The marriage is then solemnized after the parties successfully provide consent, without any objection (Section 7) and the signatures of three witnesses (Section 11) to the marriage before the marriage officer as well as the satisfaction of all the conditions provided under Section 4. These include, that neither party can have a spouse who is living and has a valid marriage with one of the parties, incapable of providing valid consent and are not within the prohibited degrees of relationship with each other. Upon the valid registration and marriage, the parties are provided with a Certificate of Marriage and the same is entered into the Marriage Certificate Book, which is the final conclusive evidence of a valid marriage under Section 13 of the Act. It was held in the case of, Vahab v. Hadiya Firdouse 2013 that the validity of registration and marriage must be proven by the party claiming the same.
However, the Marriage shall be deemed to be void or null if Section 4 of the Act has not been satisfied or due to impotency. The marriages shall also be held voidable if either-party has refused to consummate, the respondent was pregnant at the time of marriage with someone else or the consent obtained for the marriage is not agreeable as per Section 24 and 25 of the Act. In the case of Sunil K. Mirchandani v Reena Mirchandani, the Court held that there is no valid ground for annulment of voidable marriage if there is an indication of satisfaction regarding the sexual relationship they share.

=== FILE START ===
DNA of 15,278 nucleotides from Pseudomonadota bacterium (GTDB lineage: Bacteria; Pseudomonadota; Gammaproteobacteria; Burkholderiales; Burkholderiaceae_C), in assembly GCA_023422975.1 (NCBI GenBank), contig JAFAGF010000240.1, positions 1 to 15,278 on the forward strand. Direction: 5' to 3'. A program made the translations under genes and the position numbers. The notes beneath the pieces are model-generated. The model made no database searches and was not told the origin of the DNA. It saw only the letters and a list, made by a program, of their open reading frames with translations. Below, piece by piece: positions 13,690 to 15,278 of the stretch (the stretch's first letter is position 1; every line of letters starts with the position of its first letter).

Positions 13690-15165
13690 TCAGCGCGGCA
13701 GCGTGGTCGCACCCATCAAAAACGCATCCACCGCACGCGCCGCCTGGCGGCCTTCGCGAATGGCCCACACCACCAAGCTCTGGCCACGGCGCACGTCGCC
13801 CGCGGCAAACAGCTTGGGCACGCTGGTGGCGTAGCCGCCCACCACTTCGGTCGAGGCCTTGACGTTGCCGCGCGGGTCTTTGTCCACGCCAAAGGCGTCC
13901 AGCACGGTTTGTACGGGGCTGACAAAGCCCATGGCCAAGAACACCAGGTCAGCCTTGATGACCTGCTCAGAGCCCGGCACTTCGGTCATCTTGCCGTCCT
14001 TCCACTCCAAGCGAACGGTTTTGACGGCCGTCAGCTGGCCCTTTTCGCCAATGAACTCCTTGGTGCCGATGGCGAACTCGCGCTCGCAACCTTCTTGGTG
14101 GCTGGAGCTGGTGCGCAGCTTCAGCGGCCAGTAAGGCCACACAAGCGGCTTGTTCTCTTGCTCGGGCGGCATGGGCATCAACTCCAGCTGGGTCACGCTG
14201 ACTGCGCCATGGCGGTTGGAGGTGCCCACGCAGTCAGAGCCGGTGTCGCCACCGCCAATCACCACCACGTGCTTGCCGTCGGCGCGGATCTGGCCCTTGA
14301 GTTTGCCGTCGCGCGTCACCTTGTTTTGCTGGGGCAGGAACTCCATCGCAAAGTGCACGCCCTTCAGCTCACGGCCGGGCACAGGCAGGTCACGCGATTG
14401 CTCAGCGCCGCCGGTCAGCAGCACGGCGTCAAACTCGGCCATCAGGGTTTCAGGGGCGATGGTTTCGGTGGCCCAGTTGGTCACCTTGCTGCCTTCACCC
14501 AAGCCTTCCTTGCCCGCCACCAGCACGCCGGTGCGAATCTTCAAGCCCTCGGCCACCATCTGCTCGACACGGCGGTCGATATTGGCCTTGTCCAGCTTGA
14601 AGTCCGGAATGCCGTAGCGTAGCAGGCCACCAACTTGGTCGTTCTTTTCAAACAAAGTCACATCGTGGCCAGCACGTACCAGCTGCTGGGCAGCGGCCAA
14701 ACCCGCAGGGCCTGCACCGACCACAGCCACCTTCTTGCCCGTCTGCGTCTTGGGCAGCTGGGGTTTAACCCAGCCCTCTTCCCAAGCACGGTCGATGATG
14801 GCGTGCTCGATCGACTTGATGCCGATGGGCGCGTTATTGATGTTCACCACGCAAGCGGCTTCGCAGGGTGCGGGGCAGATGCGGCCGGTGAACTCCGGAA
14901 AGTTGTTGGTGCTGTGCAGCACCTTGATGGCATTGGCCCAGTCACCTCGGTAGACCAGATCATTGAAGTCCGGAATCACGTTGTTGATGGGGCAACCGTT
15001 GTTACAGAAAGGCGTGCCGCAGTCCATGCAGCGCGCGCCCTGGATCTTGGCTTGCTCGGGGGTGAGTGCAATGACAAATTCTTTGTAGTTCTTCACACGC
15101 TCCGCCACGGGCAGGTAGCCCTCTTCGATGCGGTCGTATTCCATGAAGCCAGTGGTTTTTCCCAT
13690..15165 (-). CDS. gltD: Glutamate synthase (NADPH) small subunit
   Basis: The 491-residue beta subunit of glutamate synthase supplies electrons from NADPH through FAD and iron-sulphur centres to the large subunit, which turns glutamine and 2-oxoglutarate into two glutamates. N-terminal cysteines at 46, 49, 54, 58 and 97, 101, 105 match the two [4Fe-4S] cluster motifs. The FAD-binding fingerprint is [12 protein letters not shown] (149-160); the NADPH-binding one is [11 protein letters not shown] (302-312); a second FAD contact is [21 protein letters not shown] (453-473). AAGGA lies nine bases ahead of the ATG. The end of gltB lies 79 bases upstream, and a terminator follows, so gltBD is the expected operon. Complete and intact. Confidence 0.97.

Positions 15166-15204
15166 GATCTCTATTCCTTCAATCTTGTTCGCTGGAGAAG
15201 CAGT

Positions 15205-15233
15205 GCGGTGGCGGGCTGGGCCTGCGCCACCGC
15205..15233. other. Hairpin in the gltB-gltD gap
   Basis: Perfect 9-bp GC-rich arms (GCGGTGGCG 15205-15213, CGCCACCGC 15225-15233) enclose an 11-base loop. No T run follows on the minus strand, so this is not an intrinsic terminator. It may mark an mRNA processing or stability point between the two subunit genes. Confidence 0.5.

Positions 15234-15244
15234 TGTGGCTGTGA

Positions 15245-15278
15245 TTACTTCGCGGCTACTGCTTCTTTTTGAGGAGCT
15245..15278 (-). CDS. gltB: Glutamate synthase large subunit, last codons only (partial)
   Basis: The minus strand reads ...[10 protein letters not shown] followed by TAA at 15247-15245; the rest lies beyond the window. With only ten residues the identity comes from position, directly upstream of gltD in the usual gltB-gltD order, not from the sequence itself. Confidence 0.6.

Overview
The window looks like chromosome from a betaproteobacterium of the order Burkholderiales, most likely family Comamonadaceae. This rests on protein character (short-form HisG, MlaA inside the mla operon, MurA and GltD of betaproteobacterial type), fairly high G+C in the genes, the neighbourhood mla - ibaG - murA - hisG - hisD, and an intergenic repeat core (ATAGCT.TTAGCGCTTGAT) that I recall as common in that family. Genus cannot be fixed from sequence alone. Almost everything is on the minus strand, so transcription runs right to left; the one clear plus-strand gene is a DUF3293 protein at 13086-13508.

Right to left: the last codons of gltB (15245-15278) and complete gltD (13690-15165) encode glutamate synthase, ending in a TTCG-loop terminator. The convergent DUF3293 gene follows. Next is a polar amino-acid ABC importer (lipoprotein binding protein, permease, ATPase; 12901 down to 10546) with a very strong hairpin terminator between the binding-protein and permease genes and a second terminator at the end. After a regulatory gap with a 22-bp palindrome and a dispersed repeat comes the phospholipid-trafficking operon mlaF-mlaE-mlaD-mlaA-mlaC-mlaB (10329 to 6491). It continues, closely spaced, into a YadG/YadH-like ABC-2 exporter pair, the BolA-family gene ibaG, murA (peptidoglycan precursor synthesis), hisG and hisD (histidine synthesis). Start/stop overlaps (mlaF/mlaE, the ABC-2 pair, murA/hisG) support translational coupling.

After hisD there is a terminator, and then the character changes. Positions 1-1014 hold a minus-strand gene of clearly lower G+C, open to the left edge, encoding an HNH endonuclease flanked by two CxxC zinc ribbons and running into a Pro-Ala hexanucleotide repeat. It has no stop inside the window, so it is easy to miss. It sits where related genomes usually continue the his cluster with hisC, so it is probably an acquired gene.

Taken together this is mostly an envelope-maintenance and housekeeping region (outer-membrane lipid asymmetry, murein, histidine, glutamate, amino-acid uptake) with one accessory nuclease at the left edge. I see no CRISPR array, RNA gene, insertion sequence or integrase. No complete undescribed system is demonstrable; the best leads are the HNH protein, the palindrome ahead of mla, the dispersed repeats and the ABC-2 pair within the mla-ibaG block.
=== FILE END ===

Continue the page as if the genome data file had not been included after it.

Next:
The children born out of such marriage will be deemed to be legitimate and this Act confers to such children any rights in the property of the parents, and the succession rights of the persons will not be affected by the marriage and will remain the same as under Section 20. Such rights arising out a marriage under this Act are governed by the Indian Succession Act as given the case of Bilquis Zakiuddin Bandookwala v. Shehnaz Shabbir Bandukwala, 2010.
Divorce in the marriages under this Act include various reasons ranging from sodomy, venereal disease, adultery, cruelty among various other factors as stated under Section 27 and also provides for Judicial Separation (Section 27A) or divorce by mutual consent (Section 28).
In this aspect the case of G v.G, 1930 plays an important role as the case held that the husband is not liable for desertion if he is forced to live away due to work and no other reasonable cause. Further, in the case of Dawn Henderson v. D Henderson, 1970 an important aspect was reiterated by the Court with regard to adultery stating that a single act of adultery is an adequate ground for divorce under this Act unlike in HMA there must be proof of “living in adultery”.